Big Daycare: Advanced Education Minister Melanie Mark and B.C. Premier John Horgan announce additional early childhood educator training spaces, Langara College, Vancouver, Sept. 5, 2019. (B.C. government)

B.C. VIEWS: It’s an uphill battle to build the nanny state

Training positions added, filling them is another question

The Quebec dream of universal subsidized state daycare is coming to B.C., but slowly.

Premier John Horgan signalled the priority he places on $10-a-day child care by personally making an announcement last week that an additional 300 training spaces are being added to the province’s post-secondary school system. The $2.7 million over three years will double the number of training spaces across the province to 800.

(In politics, funding commitments are announced over and over, first as a global budget figure, then annual or regional amounts, unless the priority quietly changes or taxpayers’ money runs low. This provides a steady diet of “Gainsburgers” to feed the news media, as U.S. political strategists used to say.)

The slogan of $10-a-day child care was embraced by Horgan’s NDP in the 2017 election, then dropped as pilot projects indicated some people get it for less, or even free. Now the slogan is back for some reason, as segments of B.C.’s $1 billion commitment to build, staff and subsidize new daycare spaces roll out.

Funding additional early childhood educator training is one thing; getting students to fill the seats is another. The B.C. government is pushing to graduate more care aides for seniors homes as well, and competing for the same pool of potential employees.

When the $1 billion child care budget came out in February 2018, UBC economics professor Mariana Adshade questioned whether it is practical.

“In this current economy, where unemployment is at record lows, we’re going to find 6,000 daycare workers?” Adshade said. “It has none of the benefits of being a teacher. It pays essentially minimum wage. You work 12 months of the year. I do not know where they think these workers are coming from.”

The NDP government wants to increase wages too, and not just the minimum wage. A daycare operator told the Saanich News last year that she couldn’t open a new location because offering $19 to $21 an hour plus benefits wasn’t enough.

RELATED: Lack of staff prevents B.C. daycare from opening

RELATED: B.C., Ottawa launch $200-a-month daycare pilot

Since we’re approaching a federal election, I’ll suggest that immigration is one place B.C. will get new workers for these fields. That’s certainly the history of filling lower-paid jobs.

The federal election may also continue a philosophical discussion of the role of the state vs. the family. Kris Sims, B.C. director of the Canadian Taxpayers Federation, has described the NDP’s vision as “Big Daycare,” where early childhood educators run state daycares so parents can go to work at other jobs.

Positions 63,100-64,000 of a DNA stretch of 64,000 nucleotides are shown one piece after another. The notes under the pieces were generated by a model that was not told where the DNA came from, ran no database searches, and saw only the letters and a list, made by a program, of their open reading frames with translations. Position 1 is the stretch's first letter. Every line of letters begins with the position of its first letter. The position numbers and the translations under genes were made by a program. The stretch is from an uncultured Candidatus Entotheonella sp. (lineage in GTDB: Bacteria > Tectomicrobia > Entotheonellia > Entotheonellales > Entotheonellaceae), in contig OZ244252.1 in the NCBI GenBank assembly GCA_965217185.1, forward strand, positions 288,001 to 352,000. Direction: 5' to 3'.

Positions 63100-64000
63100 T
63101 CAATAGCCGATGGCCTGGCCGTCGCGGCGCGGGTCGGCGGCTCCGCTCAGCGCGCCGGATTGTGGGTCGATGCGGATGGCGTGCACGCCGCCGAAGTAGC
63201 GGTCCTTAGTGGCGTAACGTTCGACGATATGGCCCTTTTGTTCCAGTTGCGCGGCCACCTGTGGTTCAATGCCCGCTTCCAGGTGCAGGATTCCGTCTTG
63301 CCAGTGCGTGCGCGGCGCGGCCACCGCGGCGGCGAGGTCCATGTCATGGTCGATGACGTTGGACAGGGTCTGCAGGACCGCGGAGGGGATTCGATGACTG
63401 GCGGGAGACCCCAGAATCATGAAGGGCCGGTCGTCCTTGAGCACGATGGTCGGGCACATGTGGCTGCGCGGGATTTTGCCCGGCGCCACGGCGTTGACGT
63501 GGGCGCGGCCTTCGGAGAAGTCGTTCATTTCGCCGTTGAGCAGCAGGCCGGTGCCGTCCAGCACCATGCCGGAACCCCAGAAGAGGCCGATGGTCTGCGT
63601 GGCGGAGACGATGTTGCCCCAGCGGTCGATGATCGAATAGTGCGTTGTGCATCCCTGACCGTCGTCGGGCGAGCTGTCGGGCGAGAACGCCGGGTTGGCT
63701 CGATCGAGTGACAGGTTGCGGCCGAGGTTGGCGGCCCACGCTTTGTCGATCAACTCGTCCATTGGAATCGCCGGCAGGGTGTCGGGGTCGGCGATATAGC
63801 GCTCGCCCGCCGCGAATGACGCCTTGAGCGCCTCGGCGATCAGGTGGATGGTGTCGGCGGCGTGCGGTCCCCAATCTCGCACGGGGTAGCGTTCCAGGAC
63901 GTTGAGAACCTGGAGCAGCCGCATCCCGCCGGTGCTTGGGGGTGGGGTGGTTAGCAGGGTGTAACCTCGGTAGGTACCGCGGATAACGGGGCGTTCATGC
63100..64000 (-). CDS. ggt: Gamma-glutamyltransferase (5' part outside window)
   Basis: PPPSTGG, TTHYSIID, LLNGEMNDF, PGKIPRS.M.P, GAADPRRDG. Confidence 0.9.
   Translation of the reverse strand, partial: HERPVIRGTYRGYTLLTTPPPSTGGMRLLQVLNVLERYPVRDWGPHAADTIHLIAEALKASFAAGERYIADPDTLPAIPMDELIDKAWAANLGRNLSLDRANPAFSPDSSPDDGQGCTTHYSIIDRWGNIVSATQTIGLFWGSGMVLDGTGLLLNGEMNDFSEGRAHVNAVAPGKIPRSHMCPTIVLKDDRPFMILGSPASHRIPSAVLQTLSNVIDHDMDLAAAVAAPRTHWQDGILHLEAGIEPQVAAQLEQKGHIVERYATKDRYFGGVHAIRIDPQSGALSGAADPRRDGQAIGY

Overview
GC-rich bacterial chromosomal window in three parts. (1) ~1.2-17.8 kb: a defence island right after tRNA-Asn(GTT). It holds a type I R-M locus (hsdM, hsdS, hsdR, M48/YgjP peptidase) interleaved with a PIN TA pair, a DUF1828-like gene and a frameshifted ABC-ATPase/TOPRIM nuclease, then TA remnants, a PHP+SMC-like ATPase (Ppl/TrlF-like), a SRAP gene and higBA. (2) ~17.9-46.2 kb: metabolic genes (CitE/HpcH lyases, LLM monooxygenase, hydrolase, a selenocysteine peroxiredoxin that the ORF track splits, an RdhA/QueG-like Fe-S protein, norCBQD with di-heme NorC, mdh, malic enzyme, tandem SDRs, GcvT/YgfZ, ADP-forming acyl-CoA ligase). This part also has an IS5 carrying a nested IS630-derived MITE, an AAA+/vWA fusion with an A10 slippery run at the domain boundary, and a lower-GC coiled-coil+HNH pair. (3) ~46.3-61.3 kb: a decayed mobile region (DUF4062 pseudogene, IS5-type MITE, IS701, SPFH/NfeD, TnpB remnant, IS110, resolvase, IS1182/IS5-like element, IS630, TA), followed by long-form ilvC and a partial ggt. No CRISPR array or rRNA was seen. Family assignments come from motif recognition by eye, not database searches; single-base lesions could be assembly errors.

This isn’t how child-rearing takes place for the majority of parents. For many, it’s informal, involving extended family members, or even “illegal” as people take in daycare children without licensing and inspection.

The NDP’s nanny state vision is similar to its concept of health care, where huge public resources are being directed at making sure no one pays for their medically necessary procedures. An epic battle against private clinics drags on in B.C. courts, as the resources of federal and provincial governments are poured into delaying tactics to outlast or outlive Cambie Surgery Centre founder Dr. Brian Day, in a case the governments fear they will eventually lose.

Quebec’s daycare is criticized for being affordable only because Ottawa send billions to Quebec in transfer payments, and for helping mainly professionals who have the resources to be first in line.

Here in B.C., NDP politicians are outraged by suggestions one parent might opt to stay home.

Tom Fletcher is B.C. legislature reporter and columnist for Black Press Media. Email: tfletcher@blackpress.ca


@tomfletcherbc
tfletcher@blackpress.ca

Like us on Facebook and follow us on Twitter.

BC legislature

Get local stories you won't find anywhere else right to your inbox.
Sign up here

Just Posted

School District 82’s first week of in-person class is in the books

First classes held since schools closed March 17 due to COVID-19 pandemic

Skeena Valley Farmers Market looks to reopen

Market switched to online format earlier this year in response to pandemic

Two per cent hotel tax coming to Terrace and Thornhill

Tax comes into effect on Sept. 1, will support Kermodei Tourism

‘Busier than we’ve ever seen’: Mountain biking around Terrace jumps

Terrace Off Road Cycling Association opened new trails on June 2

Trudeau offers $14B to provinces for anti-COVID-19 efforts through rest of year

Making a difference in municipalities is a pricey proposition

Facing changes together: your community, your journalists

The COVID-19 pandemic has changed the world in ways that would have… Continue reading

Indigenous families say their loved ones’ deaths in custody are part of pattern

Nora Martin joins other Indigenous families in calling for a significant shift in policing

‘Alarmed’: Health critic calls for more data on COVID-19 in trucking industry

Saskatchewan, Ontario and Quebec said that level of detail is not being collected

UPDATED: Pair accused of ‘horrific’ assault at Vancouver’s Oppenheimer Park arrested

Police say Jason Tapp, 30, and Nicole Edwards, 33, did not show up to meet their bail supervisor this week

Kelowna Mountie who punched suspect identified, condemned by sister

‘How did he get away with this? How is this justifiable?’

PHOTOS: Anti-racism protesters gather in communities across B.C.

More protests are expected through the weekend

No charges to be laid against 22 northern B.C. pipeline protesters

Twenty-two people were arrested in February, but Crown has decided not to pursue charges

Most Read